February 16, 2009. (I plan to revise and polish this a bit yet, but thought I'd get it posted just to get the ball rolling.)
: This is the fourth in a series of presentations given to the February, 2009 session of our local lifelong learning program, Senior University Georgetown
Other lectures in this series include: 1. Introduction and Germ Theory
, plus supplementary webpages on a brief overview of the history of medicine before 1500
a brief overview of the history of medicine after 1500
, and the history of microscopy
2: Contagion, Infection, Antisepsis
; 3: The Early
History of Immunology
; 5: Recognizing Nutritional Deficiencies
Sanitation, Hookworm, Dental Floss, & Summary
The focus of this presentation is mainly
the stories associated with the pains of surgery, dentistry, and
obstetrics, though some later applications to the treatment of chronic
pain may be addressed. Of course, there could be two other tracks, one
dealing with stories associated with the histories of opium and its
compounds, such as laudanum and paregoric, of aspirin and other pain
medicines; and a third track would be the stories of recreational drug
use, using various substances for intoxication and
release—including cannabis, alcohol, and a variety of other
recreational drugs. Of course, there is some overlap, but I'll try to
stay with the subject. Also, the focus is mainly on developments in the
19th century, and though I touch lightly on further developments in the
20th century, I make no claim to offering a thorough treatment, because
ther are so many and their histories are complicated by the
inter-disciplinary complexity of fields that characterize our own
increasingly postmodern world.
The Need for Anesthesia
Many efforts at alleviating pain and discomfort have been a part of
humanity's story since the beginning, and to this end our better-known
responses have been the use of alcoholic beverages and the leaves and
flowers of the cannabis plant (i.e., marijuana). (The psychedelic drugs
derived from plants were strong enough so that where and when they were
used, such substances, such as the peyote cactus buds, generally were
ingested as part of a cultural ritual, a spiritual container of the
visions that would ensue. Such substances were not at all used as
anesthetics.) There were other herbs that were used that might add to a
person's sense of drowsiness, but when the issue was not just pain but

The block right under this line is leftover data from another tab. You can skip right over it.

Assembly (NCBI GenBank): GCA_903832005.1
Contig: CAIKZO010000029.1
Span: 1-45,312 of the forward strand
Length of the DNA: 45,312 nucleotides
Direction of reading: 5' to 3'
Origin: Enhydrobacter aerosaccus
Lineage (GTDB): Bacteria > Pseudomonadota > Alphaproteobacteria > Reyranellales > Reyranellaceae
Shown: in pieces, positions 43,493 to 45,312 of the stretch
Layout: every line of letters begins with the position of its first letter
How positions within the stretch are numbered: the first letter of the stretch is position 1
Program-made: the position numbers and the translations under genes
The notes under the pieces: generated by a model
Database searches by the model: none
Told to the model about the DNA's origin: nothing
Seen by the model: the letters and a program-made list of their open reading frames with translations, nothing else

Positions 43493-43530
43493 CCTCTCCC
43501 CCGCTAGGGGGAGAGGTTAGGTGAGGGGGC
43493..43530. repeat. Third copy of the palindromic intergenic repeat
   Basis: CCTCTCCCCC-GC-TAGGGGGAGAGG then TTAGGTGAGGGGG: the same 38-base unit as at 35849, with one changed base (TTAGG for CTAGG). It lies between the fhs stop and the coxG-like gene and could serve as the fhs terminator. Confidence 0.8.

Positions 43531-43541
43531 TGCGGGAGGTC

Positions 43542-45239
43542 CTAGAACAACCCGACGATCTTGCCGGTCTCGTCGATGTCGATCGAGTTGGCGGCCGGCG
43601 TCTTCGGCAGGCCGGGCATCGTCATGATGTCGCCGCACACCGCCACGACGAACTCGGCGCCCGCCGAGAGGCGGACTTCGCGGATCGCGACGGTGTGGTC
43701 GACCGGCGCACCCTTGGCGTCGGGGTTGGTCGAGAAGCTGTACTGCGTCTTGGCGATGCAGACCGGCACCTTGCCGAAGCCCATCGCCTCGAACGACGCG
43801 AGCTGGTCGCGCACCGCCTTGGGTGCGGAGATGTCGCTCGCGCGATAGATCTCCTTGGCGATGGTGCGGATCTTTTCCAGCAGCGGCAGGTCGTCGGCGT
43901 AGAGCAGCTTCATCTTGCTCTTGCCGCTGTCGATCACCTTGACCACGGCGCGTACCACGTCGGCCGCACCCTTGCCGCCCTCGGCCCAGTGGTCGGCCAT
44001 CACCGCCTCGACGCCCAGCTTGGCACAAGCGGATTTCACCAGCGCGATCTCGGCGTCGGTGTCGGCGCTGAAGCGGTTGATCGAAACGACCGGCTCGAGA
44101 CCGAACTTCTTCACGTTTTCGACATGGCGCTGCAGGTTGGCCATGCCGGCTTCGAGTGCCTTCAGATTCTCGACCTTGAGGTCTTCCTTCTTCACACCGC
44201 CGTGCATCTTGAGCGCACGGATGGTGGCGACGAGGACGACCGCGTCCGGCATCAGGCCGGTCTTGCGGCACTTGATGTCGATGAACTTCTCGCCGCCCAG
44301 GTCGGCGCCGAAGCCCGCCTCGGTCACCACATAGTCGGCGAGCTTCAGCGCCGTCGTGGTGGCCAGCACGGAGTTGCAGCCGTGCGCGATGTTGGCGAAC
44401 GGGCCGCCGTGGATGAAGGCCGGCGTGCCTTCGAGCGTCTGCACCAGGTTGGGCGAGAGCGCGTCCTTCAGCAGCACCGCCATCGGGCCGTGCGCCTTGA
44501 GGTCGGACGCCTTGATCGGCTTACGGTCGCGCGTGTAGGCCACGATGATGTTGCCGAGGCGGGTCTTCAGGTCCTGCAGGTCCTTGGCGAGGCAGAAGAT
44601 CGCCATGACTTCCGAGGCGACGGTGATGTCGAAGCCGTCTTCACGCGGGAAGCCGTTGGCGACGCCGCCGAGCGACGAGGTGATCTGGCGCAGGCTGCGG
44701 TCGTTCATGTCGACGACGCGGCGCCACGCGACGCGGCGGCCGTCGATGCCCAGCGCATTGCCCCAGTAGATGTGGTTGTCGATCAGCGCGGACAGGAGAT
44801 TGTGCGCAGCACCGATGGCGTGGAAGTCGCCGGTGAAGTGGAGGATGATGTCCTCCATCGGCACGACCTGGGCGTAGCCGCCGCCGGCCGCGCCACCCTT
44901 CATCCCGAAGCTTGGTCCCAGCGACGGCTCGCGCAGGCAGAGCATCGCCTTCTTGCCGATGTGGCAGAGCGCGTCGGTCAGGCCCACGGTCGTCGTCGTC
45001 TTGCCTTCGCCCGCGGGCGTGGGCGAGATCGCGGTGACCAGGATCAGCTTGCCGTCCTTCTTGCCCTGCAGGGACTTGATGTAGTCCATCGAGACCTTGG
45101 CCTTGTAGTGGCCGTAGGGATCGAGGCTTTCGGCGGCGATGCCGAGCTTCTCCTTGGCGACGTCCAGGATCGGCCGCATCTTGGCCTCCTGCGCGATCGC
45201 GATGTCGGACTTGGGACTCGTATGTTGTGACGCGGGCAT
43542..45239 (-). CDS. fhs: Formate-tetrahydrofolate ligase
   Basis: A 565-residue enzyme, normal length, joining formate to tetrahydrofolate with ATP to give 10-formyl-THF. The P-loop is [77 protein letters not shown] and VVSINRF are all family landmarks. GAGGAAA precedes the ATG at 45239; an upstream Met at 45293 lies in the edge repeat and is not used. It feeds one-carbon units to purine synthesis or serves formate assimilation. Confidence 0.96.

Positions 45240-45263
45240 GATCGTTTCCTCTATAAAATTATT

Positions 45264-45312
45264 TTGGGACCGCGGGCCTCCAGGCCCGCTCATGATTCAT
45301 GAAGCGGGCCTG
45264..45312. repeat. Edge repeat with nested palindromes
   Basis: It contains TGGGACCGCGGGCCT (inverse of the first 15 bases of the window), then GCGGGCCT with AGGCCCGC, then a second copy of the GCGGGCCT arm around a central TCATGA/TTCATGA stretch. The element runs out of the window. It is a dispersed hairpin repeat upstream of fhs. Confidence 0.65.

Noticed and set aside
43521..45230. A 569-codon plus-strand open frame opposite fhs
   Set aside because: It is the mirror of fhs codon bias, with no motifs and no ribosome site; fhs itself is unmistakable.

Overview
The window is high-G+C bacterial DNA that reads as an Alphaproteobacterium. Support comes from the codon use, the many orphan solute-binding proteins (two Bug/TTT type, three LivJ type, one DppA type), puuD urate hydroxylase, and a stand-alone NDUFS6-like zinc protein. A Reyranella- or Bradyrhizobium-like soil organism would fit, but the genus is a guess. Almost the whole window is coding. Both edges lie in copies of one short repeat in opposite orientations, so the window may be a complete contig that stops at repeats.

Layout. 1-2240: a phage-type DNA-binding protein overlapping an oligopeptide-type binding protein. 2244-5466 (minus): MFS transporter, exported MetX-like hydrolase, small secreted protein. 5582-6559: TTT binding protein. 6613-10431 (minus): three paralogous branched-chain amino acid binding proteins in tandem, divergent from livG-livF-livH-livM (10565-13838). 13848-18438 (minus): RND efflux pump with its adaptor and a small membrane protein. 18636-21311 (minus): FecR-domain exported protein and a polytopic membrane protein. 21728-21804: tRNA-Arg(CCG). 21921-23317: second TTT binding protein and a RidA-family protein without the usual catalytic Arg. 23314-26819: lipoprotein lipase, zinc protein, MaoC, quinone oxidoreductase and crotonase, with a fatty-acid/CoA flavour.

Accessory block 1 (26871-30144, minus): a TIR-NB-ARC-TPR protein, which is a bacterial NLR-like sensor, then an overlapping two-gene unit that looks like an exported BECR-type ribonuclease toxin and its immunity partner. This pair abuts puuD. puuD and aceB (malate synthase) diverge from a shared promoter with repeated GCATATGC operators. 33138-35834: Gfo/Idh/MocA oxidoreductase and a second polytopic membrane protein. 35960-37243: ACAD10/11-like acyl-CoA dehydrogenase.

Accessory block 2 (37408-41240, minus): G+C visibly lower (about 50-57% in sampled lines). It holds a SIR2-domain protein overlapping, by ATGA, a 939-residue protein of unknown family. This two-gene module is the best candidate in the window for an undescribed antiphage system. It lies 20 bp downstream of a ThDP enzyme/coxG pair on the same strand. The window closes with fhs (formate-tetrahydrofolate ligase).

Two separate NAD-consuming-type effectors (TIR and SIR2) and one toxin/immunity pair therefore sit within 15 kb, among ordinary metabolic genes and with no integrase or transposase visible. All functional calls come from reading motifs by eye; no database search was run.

the acute pain of surgery, these anodynes would not suffice.
The pain of surgery was torture! Celsus, a Roman physician, wrote around 100 AD:
"Now a surgeon should be youthful or at any rate
nearer youth than age; with a strong and steady hand which never
trembles, and ready use the left hand as well as the right; with vision
sharp and clear, spirit undaunted; filled with pity, so that he wishes
to cure his patient, yet is not moved by his cries, to go too fast, or
cut less than necessary; but he does everything just as if the cries of
pain cause him no emotion."
Indeed, the necessary brutality of the process---and it also extended
to those who extracted teeth---made this activity less attractive, drew
significantly less status, than the more quiet and dignified work
of the physician. Surgeons were at or below the level of the
apothecary---indeed, they as a profession had only begun to emerge from
the even lower-status "barber-surgeon." But the sciences of anatomy and
pathology, described in previous lectures, as they emerged into
culture, raised the status of the surgeon somewhat. Indeed, when
anesthesia brought quiet instead of screams into the operating theatre,
and antisepsis and then asepsis brought a measure of ritual to the
process, surgeons actually transformed into having more status in the
early 20th century than non-specialist "family practice" doctors!
Another quote, from the satirical play by George Bernard Shaw, The Doctors' Dilemma
, in which a composite successful old codger, Sir Patrick, reminisces:
"He's a clever operator, is Walplole, though he's only one of your chloroform surgeons." [Walpole